By Corinna Barnard
After the three-summit confluence in Mecca, As`ad AbuKhalil assesses the consistent role of such gatherings as factories of rhetoric.
By As`ad AbuKhalil
Special to Consortium News
As soon as the news emerged three weeks ago that two oil installations in Saudi Arabia were hit, and oil tankers were attacked in the United Arab Emirates, the Saudi regime resorted to its available diplomatic weapon: summoning Arab despots and the leaders of Islamic countries to Mecca.
Three summits (Gulf, Arab and Islamic) were held in tandem in an effort to demonstrate solidarity with the Saudi regime. It quickly registered on Arab social media, (which consistently falls outside the coverage of all western correspondents who lack knowledge of Arabic) that the Saudi regime expressed more concern for oil installations than for the lives of Palestinians who are shot at weekly by Israeli occupation forces.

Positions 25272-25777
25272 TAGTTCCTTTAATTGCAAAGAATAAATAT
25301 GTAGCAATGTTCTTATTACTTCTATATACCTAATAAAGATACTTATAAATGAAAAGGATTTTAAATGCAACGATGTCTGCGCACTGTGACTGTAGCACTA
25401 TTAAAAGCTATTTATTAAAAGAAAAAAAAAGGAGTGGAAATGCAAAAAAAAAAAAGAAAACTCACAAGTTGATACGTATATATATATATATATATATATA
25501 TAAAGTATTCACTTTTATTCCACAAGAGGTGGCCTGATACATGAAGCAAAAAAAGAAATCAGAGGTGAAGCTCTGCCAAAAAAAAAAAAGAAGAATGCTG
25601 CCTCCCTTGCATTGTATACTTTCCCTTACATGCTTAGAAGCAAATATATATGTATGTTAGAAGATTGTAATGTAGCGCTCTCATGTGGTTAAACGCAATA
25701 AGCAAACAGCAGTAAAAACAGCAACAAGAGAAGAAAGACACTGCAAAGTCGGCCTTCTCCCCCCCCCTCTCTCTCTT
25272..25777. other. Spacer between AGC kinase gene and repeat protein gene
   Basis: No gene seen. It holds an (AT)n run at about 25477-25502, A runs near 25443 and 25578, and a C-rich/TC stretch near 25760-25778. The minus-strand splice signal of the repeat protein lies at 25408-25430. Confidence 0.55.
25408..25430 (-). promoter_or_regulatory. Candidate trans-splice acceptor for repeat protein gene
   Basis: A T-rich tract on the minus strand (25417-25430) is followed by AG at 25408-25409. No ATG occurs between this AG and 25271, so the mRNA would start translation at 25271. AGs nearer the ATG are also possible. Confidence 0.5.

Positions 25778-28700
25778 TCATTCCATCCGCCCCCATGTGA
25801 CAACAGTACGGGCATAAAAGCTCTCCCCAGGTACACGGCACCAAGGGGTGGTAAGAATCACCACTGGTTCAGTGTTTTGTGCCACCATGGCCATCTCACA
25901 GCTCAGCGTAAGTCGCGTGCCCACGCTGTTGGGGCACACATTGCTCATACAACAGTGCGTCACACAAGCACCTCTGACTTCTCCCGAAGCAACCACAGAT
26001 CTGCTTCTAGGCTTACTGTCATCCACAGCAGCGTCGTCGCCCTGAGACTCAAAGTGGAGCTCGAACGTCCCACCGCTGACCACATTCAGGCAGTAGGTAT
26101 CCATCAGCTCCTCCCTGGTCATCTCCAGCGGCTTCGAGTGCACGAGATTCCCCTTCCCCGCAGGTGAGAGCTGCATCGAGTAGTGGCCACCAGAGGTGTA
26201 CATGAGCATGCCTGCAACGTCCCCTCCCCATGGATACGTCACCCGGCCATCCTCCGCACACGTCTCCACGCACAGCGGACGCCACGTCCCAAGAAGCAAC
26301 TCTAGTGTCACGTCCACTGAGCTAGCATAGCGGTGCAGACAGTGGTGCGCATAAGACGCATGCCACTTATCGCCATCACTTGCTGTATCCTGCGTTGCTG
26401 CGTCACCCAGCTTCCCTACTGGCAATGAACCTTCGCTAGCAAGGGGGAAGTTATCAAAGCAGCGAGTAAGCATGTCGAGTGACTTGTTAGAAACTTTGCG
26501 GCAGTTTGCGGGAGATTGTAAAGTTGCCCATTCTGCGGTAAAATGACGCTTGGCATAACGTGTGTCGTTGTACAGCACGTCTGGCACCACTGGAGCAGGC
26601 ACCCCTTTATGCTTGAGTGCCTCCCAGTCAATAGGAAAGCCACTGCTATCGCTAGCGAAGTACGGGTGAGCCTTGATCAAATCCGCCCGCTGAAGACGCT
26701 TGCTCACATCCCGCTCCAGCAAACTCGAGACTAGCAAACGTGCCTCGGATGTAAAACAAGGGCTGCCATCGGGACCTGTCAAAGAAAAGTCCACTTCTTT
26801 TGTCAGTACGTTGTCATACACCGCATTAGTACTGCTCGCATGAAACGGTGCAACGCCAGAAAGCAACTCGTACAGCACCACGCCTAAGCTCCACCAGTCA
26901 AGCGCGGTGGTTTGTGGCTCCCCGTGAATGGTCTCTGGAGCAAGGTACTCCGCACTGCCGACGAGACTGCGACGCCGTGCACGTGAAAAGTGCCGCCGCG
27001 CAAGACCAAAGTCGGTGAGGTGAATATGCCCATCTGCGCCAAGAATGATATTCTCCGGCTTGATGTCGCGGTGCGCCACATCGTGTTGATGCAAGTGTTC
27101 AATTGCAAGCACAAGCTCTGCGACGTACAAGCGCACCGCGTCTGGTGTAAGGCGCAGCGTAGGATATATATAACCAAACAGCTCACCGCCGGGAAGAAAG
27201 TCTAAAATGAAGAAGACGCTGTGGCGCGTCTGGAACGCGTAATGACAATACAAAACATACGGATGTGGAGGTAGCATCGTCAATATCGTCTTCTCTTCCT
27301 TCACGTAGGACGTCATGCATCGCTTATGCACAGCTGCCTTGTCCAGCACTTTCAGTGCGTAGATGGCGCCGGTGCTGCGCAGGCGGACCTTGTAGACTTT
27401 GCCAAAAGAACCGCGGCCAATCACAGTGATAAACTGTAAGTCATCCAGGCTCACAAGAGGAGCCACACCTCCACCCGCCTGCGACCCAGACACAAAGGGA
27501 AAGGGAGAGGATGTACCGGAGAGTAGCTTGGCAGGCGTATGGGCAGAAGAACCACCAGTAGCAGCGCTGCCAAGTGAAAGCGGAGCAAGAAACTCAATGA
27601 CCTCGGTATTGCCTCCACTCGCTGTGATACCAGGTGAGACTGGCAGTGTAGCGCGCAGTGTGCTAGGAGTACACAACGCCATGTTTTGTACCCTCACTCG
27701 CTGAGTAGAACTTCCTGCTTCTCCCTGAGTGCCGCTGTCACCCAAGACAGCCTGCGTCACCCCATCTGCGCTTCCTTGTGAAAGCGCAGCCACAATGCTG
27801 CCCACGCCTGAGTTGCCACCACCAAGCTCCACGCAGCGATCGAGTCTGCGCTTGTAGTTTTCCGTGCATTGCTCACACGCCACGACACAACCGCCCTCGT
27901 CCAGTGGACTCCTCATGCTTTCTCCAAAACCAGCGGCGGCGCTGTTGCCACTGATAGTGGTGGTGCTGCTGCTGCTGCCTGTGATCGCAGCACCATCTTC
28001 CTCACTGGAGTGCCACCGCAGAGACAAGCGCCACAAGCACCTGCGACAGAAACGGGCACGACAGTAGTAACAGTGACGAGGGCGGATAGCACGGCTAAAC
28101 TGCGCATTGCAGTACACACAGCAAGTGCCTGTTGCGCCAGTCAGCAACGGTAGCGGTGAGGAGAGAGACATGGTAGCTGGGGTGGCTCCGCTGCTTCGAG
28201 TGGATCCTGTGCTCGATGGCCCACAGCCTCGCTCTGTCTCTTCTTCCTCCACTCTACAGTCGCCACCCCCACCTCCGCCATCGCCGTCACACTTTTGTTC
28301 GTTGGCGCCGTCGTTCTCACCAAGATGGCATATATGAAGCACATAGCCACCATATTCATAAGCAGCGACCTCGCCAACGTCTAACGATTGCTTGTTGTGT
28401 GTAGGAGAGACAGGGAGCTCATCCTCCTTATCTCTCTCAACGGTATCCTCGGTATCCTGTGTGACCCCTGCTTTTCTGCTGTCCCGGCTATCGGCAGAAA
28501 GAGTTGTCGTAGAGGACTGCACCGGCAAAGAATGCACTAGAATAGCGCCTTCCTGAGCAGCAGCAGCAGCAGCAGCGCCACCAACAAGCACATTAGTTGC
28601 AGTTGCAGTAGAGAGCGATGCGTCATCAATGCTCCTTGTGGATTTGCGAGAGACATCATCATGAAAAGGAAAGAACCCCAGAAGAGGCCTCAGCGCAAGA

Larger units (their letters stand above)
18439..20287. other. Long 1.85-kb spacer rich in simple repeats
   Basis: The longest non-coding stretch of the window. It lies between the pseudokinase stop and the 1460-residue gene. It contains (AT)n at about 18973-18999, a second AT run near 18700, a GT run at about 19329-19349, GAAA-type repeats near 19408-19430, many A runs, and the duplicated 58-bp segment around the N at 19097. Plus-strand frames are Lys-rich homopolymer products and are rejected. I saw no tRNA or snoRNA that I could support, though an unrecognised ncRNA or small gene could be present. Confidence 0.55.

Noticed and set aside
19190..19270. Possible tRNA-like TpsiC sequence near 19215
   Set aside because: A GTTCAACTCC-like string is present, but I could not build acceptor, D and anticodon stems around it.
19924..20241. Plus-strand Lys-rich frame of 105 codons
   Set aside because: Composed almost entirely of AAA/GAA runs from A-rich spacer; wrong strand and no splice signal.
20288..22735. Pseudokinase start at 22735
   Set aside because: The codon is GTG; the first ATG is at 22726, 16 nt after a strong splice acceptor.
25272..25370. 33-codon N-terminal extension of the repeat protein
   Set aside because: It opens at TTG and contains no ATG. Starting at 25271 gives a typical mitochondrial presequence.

Arab summits became formal intergovernmental affairs in 1964 during the days of Eyptian President Gamal Abdel Nasser. Prior to 1964, Arab leaders met often, but rather informally…